GU: Do you ever worry about inheriting your mother’s bipolarism? Did this influence you much when you were writing the novel?

JG: Yes, it was definitely a huge influence. You know, the character is so much like me in a lot of ways. I mean, I’m not a womaniser and I’m not schizophrenic , but we’re starting at thirty years old and both of our mothers have this condition; there’s a lot of me in there. It was definitely a scary thing, the odds are much higher that you could get a condition as the child of a parent with mental illness; I think that has always been there a little bit. I really lucked out, I’m just a weird writer with no condition of any sort!

There are so many stigmas that come with mental illness though, and everybody’s got something. Everybody has their issues or problems, but when you talk about schizophrenia, people’s reactions can be amazing. When I tell people that I’m working on a book where the main character has schizophrenia, people ask me if I’m schizophrenic and they are concerned, like they think that I’ll attack them or something. No-one really seems to know much about mental illness, though one in a hundred people are schizophrenic and almost three in a hundred are bipolar. If someone is missing a leg or an arm, or has a visible physical problem, people are sympathetic but when you say ‘schizophrenia’, you’re much less likely to get a supportive reaction. In the book, I tried to break some of those stigmas while staying true to the experience of a schizophrenic and how people react to them.

GU: Which of the artistic mediums that you have worked on do you prefer? Why?

JG: Like, which one of my comics is my favourite? You can’t ask that! That’s like asking someone who’s their favourite child! How do you even answer that? There are so many and the stories are all so different. I have a black and white sci-fi comic that is being worked on right now, but do I like that one more than the superhero comic I’ve written? No, they’re all so different and they challenge different parts of me as a creator, which I love. There’s no real way to answer that, I mean I love this comic for this reason, and that one for that. I really like ‘Patriot’, I think that’s going to be a big comic, it has something very different that people don’t see in a lot of comics but I say that about all of my comics. I think they all have a unique voice and I’m lucky enough to work with a creative team that has a lot of unique voices and a passion for making comics. Yeah, I really love them all!

GU: You have started to fund your work on Kickstarter. Why did you start using it?

JG: Yeah, I think I’ve used it about four times now to help get funding for my comics. I haven’t really worked at a real job since December or early in January, at the last film I worked on and there isn’t a lot of work available, so I’ve been focusing on my writing and my comic books. I really want to make sure everyone I work with gets paid a decent wage and is taken care of and that’s really hard to do when I’m not working full-time and I’m only working random gigs, so I use Kickstarter to help with that and get some money for the comics. Making comics is a huge undertaking and it can be expensive too, when you do it right and you want to do it well.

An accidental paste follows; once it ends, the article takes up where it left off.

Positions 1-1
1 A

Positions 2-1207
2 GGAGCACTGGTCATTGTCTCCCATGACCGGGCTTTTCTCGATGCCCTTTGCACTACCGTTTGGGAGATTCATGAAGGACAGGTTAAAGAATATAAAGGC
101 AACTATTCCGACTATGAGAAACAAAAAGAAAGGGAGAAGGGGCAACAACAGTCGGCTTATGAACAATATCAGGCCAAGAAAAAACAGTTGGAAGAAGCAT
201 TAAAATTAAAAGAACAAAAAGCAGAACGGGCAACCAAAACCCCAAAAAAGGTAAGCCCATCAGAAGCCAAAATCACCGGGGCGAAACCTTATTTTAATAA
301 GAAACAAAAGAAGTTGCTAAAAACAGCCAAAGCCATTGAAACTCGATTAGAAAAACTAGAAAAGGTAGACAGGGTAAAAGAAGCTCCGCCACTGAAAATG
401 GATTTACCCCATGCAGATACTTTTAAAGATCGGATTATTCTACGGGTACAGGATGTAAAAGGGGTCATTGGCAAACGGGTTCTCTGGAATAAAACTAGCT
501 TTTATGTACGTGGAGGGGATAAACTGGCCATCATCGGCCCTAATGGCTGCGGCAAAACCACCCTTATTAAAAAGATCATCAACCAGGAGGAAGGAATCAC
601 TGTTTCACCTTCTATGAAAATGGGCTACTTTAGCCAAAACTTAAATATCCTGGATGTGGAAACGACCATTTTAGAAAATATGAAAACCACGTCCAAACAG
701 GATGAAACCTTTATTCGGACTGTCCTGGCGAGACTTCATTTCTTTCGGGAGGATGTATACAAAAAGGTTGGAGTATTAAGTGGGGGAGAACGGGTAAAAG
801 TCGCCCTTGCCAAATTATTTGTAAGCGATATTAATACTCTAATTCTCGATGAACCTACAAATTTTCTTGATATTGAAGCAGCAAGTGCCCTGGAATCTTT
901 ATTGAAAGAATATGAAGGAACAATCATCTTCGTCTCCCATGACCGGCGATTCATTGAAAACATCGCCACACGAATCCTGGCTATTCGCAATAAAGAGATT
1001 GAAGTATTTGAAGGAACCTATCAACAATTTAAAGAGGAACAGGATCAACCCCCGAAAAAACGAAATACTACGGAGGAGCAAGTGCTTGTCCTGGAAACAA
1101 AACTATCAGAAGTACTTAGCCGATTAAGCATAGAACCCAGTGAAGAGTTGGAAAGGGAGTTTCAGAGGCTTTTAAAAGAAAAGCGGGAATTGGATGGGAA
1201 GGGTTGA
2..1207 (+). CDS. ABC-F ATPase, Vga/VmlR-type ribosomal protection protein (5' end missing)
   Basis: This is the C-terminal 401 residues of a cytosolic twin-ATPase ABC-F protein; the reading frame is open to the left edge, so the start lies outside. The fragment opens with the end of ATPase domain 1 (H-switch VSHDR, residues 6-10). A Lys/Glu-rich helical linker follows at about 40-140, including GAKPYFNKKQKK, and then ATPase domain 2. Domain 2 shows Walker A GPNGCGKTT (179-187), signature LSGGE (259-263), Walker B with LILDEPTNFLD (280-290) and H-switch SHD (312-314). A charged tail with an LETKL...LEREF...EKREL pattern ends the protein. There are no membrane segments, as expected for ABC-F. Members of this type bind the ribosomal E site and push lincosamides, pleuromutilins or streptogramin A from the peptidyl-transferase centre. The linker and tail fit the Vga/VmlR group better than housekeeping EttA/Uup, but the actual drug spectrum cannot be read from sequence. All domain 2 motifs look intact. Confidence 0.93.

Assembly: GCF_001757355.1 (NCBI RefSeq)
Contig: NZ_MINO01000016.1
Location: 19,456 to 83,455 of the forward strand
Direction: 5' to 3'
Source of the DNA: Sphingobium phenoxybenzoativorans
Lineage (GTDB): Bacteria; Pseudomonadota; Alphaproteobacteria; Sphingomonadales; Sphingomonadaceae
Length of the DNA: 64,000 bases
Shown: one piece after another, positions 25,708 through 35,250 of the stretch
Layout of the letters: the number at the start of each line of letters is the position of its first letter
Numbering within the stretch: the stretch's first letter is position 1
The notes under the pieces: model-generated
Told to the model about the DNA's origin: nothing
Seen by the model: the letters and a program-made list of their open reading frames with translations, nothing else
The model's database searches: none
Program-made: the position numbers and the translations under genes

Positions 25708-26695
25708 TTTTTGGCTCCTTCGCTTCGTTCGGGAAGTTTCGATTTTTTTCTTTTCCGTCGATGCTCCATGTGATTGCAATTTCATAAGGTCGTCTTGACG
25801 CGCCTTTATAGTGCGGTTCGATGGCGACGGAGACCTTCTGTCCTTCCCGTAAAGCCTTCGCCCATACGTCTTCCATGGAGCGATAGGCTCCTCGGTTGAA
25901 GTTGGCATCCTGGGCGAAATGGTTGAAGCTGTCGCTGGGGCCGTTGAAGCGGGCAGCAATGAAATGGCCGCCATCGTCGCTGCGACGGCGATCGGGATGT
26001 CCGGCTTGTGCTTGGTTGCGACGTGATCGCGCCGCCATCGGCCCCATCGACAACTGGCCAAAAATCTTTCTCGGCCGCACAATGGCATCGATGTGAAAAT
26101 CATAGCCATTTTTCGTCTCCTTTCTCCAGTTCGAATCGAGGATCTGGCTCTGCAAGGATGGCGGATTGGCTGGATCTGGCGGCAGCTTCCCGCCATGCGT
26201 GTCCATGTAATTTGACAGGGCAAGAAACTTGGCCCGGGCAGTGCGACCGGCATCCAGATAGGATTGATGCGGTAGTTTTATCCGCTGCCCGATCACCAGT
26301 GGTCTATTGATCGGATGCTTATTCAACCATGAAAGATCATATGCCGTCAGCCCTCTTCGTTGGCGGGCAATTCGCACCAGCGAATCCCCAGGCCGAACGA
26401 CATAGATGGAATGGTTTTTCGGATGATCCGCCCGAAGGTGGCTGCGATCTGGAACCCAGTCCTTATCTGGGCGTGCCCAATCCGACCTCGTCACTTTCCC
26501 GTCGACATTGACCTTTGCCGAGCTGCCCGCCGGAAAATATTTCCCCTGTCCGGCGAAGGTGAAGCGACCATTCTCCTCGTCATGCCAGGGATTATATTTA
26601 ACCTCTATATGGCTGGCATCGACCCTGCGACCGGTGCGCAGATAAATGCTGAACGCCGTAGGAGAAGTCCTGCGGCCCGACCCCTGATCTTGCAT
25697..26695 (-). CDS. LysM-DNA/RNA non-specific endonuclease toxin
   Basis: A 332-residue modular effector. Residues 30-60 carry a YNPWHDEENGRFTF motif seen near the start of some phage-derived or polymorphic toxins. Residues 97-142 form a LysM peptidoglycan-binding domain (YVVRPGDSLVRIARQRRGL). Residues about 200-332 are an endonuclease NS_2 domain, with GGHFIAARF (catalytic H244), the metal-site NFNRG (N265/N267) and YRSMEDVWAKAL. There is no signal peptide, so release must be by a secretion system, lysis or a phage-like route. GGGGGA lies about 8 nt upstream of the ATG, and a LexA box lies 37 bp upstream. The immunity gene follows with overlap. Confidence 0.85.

GU: How difficult do you find self-funding on Kickstarter? You spend a lot of time in-character, do you find that it breaks your sense of immersion or have you found a way to balance the two?

JG: No, I haven’t. I have a Kickstarter going for my book right now and I have a blog which I update all the time about where I am and about the trip but I can’t go on twitter for an hour and tweet about the project or go on Facebook and give updates about it. The tough thing about being a writer in this stage of my career is that marketing takes so much time, you can’t get out of the mind of someone living in a forest with a mental condition and be like ‘Hey! By the way guys, here’s an update! Here’s this! Here’s that!’ I’m trying to do that a little bit, but it’s something I really can’t break myself away from. Talking to you is fine, because we’re talking about the project but it’s a weird thing, I just get so into it. Even when I saw a friend last night and he took me out to a bar, I was very mindful of where we went and how I reacted to certain things. I think I keep true to my character even when I’m not writing so it’s a very hard thing to break away from… it will probably take me a good amount of time after the project is finished to get out of that mind-set.